I was at my Mother’s bedside as she stepped from this world into eternity. I felt many of the same things that you talk about here. I was alone with her, and had very little to say… but much to do.

    Being there with her, stroking her hair, kissing her cheek. It was and always will be a great great treasure to me. She was there when I came into this world, and I was there when she left it. What a blessing.

    Bless you, and thank you for this. Prayers for peace and comfort on your journey. I believe we are all broken in some way, and we are all truly just ‘walking each other home’. Hugs.

  5. I fully enjoy your thoughtful expressions. I have, at this point, read only the article on Kathleen. I am awed by your use of the language of dying. I can hardly see for the tears that are still in my eyes after reading your article about Kathleen. It is beautiful.

    I can’t help but wonder what your ideas of heaven are. You allude to it, but not in the sense that I feel I can understand what you are saying. I must say, I agree with you in that topic, as much as I understand it. But I don’t even know my own conclusions about this at this time. You would think a 75 year old would have found some more answers than I have. But I haven’t. As Kathleen’s 13 year younger brother, I think she went beautifully. I thank you and all the family for being there for us, her siblings, as well as for yourselves, the immediate family.

    David Hoeppner

    • David thank you for your always interesting reflections. Concerning my thoughts on heaven, that requires more time but are some general strokes of my thinking. First more and more mainstream Christians have started to say publicly that they don’t believe in the idea of heaven as a place people go when they die and where they are reunited with their families. Even on of the top 4 leaders of the Church of England – N.T. Wright – does not believe in this kind of a heaven. I don’t this version of heaven can be found in the scriptures. As far as I can tell state when people die they earth to earth, ashes to ashes and dust to dust. There are a few passages that talk about the dead raising when Jesus returns. Even these passages seem to suggest then the dead are in the ground. My problem is heaven is I think it distort our faith. Farhana Qazi speaks how Islam gets destorted by people want into Paradice (and that the Quran has not mention of 72 virgins in Paradice. Thich Nhat Hanh speaks of how profound Buddhism get destroyed when people focus on getting out of this world and escaping to the Pure Land. I think it is the same with Heaven for Christians. And each time the faith traditions get distorted in ways that make them more violent and less loving. If this world does not matter, then we can do what ever it takes to get into the next world, we don’t have to care about this world, our conduct in it or about our neighbour. In my opinion that is opposite of love, the opposite of Jesus way (and Buddha’s way…). So I think we need to become curious about where these ideas about heaven were invented? who benefits? what becomes out o focus as we focus on this idea about heaven. Does this make any sense?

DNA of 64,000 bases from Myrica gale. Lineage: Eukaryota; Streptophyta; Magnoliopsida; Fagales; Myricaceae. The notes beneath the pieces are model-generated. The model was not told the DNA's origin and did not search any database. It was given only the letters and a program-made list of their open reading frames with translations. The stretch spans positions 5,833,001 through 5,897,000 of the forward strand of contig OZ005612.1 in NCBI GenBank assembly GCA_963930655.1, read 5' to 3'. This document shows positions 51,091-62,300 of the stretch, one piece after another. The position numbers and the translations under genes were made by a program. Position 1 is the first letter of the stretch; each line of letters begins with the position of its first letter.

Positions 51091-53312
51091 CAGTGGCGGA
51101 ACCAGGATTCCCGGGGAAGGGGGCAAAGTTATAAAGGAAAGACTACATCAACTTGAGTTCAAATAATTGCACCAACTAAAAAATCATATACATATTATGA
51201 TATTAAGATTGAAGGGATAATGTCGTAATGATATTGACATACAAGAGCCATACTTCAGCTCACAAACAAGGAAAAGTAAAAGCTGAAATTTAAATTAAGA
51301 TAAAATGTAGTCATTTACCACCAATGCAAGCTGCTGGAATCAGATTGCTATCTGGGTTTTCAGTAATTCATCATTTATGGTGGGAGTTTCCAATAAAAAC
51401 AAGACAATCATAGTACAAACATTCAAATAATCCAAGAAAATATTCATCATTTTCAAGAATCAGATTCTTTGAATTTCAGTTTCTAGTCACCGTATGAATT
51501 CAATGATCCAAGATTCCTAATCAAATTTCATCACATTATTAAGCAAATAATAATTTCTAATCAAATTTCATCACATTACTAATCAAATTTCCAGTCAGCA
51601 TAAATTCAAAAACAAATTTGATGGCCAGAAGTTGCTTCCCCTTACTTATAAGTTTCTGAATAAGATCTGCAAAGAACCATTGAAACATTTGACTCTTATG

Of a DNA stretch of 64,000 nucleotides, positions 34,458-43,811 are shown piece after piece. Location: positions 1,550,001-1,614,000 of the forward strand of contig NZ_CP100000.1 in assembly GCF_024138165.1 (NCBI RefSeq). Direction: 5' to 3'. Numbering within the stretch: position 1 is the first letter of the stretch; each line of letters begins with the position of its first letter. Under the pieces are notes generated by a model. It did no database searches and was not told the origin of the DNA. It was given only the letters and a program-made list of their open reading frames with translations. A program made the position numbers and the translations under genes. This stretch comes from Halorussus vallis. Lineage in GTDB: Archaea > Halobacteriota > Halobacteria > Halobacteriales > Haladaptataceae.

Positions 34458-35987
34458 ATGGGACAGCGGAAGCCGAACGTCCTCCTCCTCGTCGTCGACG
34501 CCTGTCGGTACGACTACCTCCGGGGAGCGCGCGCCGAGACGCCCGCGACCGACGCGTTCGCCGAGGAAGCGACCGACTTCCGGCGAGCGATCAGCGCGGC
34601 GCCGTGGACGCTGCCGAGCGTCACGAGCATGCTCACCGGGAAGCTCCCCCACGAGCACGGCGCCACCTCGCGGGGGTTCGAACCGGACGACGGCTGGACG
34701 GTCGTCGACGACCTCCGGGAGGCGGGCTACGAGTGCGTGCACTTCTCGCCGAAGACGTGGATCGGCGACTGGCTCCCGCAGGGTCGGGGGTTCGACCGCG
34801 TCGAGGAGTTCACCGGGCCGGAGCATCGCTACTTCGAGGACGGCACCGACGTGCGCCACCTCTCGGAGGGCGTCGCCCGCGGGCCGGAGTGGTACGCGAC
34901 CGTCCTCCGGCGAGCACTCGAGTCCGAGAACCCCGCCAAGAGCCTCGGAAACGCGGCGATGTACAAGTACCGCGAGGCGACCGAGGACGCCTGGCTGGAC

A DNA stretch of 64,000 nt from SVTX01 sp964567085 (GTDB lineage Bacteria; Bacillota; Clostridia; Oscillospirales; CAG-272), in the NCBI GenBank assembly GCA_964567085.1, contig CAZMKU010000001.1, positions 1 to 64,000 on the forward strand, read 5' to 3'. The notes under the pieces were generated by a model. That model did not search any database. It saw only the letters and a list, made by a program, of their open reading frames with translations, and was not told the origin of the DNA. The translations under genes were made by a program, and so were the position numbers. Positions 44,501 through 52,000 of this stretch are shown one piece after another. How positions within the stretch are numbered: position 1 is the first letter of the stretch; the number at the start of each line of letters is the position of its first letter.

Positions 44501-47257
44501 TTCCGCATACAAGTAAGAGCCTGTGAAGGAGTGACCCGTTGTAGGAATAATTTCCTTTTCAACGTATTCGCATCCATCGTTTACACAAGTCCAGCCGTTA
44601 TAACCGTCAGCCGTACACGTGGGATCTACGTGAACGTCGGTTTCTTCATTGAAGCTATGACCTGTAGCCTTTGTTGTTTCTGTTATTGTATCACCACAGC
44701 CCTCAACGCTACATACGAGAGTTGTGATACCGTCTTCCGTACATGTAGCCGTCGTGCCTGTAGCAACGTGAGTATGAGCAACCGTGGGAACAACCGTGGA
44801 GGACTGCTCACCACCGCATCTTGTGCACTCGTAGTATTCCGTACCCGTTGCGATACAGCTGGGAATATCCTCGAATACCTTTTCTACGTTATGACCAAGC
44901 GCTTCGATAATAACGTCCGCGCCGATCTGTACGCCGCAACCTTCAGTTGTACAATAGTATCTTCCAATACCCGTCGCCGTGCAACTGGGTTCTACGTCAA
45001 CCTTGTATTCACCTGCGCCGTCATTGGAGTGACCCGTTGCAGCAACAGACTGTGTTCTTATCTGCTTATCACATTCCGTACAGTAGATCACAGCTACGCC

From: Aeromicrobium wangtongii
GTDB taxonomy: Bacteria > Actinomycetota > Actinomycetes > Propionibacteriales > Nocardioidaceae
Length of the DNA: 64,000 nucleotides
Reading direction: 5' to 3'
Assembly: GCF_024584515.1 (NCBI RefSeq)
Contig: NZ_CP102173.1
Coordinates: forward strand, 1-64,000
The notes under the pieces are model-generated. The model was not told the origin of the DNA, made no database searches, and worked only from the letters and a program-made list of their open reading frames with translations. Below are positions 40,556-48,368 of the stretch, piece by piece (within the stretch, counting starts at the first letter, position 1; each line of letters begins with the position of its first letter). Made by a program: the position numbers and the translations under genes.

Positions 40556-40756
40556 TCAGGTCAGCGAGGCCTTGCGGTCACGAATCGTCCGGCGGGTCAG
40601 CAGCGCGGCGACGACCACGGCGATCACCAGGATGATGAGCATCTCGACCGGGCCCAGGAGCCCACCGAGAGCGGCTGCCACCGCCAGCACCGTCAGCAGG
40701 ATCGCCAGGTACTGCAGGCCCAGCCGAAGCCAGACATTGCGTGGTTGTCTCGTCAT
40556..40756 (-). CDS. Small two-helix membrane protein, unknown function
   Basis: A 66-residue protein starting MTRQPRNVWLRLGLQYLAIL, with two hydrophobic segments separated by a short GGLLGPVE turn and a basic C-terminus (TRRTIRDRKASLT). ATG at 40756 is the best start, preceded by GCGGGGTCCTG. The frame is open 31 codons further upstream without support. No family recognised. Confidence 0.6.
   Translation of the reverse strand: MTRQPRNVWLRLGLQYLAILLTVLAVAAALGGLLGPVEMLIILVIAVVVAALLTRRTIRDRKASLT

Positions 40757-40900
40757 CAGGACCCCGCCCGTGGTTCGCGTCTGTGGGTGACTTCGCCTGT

6. What a wonderful tribute to a lovely lady. I grew up with Vernon, David, Marie . Kathleen was older than myself. We were neighbours to the Heoppner,s in Altona. My sister Darlene and I graduated high school with Vernon.I pray for comfort and peace for the family.
    Angela Siemens Brandt.
    Calgary AB